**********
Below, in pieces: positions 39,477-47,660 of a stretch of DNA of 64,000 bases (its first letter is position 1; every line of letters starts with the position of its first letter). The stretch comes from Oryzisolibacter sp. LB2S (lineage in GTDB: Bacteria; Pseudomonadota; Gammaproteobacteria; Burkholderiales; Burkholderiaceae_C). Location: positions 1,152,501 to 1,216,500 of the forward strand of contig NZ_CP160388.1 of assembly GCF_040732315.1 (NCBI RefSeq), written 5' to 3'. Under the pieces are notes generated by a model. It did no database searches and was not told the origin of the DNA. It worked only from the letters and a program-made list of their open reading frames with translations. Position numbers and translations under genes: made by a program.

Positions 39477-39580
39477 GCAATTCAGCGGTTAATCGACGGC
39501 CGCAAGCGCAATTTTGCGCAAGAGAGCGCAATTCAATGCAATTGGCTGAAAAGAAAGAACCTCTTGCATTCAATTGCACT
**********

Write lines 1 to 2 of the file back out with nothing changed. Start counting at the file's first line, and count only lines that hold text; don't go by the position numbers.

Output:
Below, in pieces: positions 39,477-47,660 of a stretch of DNA of 64,000 bases (its first letter is position 1; every line of letters starts with the position of its first letter). The stretch comes from Oryzisolibacter sp. LB2S (lineage in GTDB: Bacteria; Pseudomonadota; Gammaproteobacteria; Burkholderiales; Burkholderiaceae_C). Location: positions 1,152,501 to 1,216,500 of the forward strand of contig NZ_CP160388.1 of assembly GCF_040732315.1 (NCBI RefSeq), written 5' to 3'. Under the pieces are notes generated by a model. It did no database searches and was not told the origin of the DNA. It worked only from the letters and a program-made list of their open reading frames with translations. Position numbers and translations under genes: made by a program.

Positions 39477-39580